Short holidays within Australia: The 20 best places for five, four, three or two-day breaks

Many of us stood by watching helplessly as apocalyptic bush fires, ongoing drought and then floods devastated Australia. We've all felt despair for those caught up in a summer of extremes we'll never forget.

But with the bush fire crisis behind us, now is the time to show support for fellow Australians by taking a short break at home. Fire affected or not, many regions have also suffered a double whammy of mass cancellations from Chinese tourists following the outbreak of coronavirus.

With losses expected to spiral into the billions, Tourism Australia managing director Pip Harrison says any downturn in tourism's contribution of $3 billion a week to the economy is going to hurt. Helping the industry get back on its feet as soon as possible is critical, she says

If people spend just a couple of days in a regional area, and it doesn't even need to be bushfire affected, they're going to help out an industry that's really struggling."

The national tourism body, in tandem with state and regional organisations, is calling on Australians to take a holiday at home this year: staying local, spending local and helping hurting destinations recover. Tourism Australia's Holiday Here This Year campaign taps into the overwhelming support for local communities impacted by the recent bushfires, spreading the message that Australia is open for business and eager to welcome visitors.

"Tourism has such a multiplier effect on the wider economy. For every $1 spent in tourism, 81 cents is spent in the wider economy. That's why it's imperative to get tourism up and running again in many regional areas where it is the lifeblood of the community," Harrison says.

The good news is you, the traveller, will benefit enormously, too. Not only can you bask in the feel-good factor of helping fellow Australians down on their luck, a short break – even two or three days – can help you reboot and recharge the batteries.

"The perks of having multiple quick trips scheduled throughout the year are undeniable as they can be easier on the wallet and simpler to plan," says Wotif travel expert Chris Milligan.

NSW tourism minister Stuart Ayres agrees and adds that local short breaks are convenient and destinations are easily accessible by road, train or plane. A new community driven campaign, Now's the Time to Love NSW, urges travellers to take a #Recovery Weekend, take photos showcasing NSW to share on social media with the #LoveNSW tag.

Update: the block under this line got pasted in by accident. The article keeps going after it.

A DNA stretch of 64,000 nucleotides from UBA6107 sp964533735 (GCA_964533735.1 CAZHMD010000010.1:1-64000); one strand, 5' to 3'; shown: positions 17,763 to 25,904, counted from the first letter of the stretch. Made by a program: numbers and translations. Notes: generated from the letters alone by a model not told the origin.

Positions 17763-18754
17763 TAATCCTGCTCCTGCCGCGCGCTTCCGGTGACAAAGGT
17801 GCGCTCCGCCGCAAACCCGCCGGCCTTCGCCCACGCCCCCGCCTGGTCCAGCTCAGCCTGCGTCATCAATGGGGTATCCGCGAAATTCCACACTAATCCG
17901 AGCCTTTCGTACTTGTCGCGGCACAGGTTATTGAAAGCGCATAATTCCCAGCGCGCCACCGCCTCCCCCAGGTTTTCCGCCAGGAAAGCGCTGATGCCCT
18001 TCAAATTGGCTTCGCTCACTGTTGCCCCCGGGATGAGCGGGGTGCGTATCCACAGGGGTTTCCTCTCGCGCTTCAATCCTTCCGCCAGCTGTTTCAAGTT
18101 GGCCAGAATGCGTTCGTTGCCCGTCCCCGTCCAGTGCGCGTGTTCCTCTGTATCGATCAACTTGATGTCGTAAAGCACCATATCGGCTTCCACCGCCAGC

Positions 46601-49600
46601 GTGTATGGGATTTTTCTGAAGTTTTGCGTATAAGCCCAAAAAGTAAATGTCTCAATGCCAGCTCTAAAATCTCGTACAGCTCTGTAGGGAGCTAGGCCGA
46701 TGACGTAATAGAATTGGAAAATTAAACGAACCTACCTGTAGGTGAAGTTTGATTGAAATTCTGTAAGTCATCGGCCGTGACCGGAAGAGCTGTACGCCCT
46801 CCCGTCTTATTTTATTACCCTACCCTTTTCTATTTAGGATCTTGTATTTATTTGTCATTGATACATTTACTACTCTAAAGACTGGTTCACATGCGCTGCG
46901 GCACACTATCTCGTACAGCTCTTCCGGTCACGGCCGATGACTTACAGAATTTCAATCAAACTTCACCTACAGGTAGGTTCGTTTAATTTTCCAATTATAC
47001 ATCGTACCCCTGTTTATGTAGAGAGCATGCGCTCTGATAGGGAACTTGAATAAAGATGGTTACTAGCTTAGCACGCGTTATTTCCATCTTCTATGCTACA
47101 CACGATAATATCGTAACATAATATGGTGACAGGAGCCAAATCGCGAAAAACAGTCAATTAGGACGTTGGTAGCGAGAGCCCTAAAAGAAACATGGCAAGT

"Communities across NSW are hurting and many tourism businesses and attractions missed out on the busiest part of the summer holidays because of the bushfires. Others have been under pressure for months, if not years, because of the ongoing drought."

Likewise, travellers are encouraged to visit Victoria's bushfire affected communities. Visit Victoria chief executive Brendan McClements says it is vital all support possible goes regional locations that have taken a hit this summer due to a downturn in tourism. "In regional Victoria you'll find world class food and wine, natural and cultural brilliance, vibrant events and some of the warmest hospitality you'll ever experience."

It's fitting then that Traveller's annual short breaks cover is dedicated entirely to Australia, featuring 20 incredible destinations worth staying home for.


THE PLACE Snowy Mountains, NSW

sunmar1cover short breaks australia ; text by Sheriden Rhodes and Sue Wallace ; SUPPLIED via journalists ;
Snowy Mountains family explore credit: Luke Hanson.

GOOD FOR The great outdoors, soaring peaks and goldrush towns.

WHY WE LOVE IT Alpine air, wildflowers, rivers filled with trout, stand up paddle boarding on languid lakes and mountain bike trails are just some of the reasons the Snowy Mountains is more than a winter pilgrimage. Hike to the summit of Mount Kosciuszko, the top of Australia, soar over snow gums during a scenic chairlift ride at Thredbo and Charlotte's Pass or take in the alpine grandeur from horseback. Foodies can experience truffle hunting and tuck into hearty European fare and schnapps tasting at Wildbrumby Distillery.

DON'T MISS Spot platypus at Bombala, swim in the Yarrangobilly Caves and Thermal Pool (reopening Easter) and visit a new interactive exhibition and flyover through the mountains at the Snowy Hydro Centre in Cooma. Bunker down at one of two Scandi-style properties with spectacular Mount Kosciuszko vistas at The Eastern Thredbo Village.

MAKE IT HAPPEN The Snowy Mountains is about six hours' drive from both Sydney and Melbourne. Rex Airlines flies from Sydney to Jindabyne six times a week. A park entry fee is required for the Kosciuszko National Park. See;;

THE PLACE The Coral Coast, WA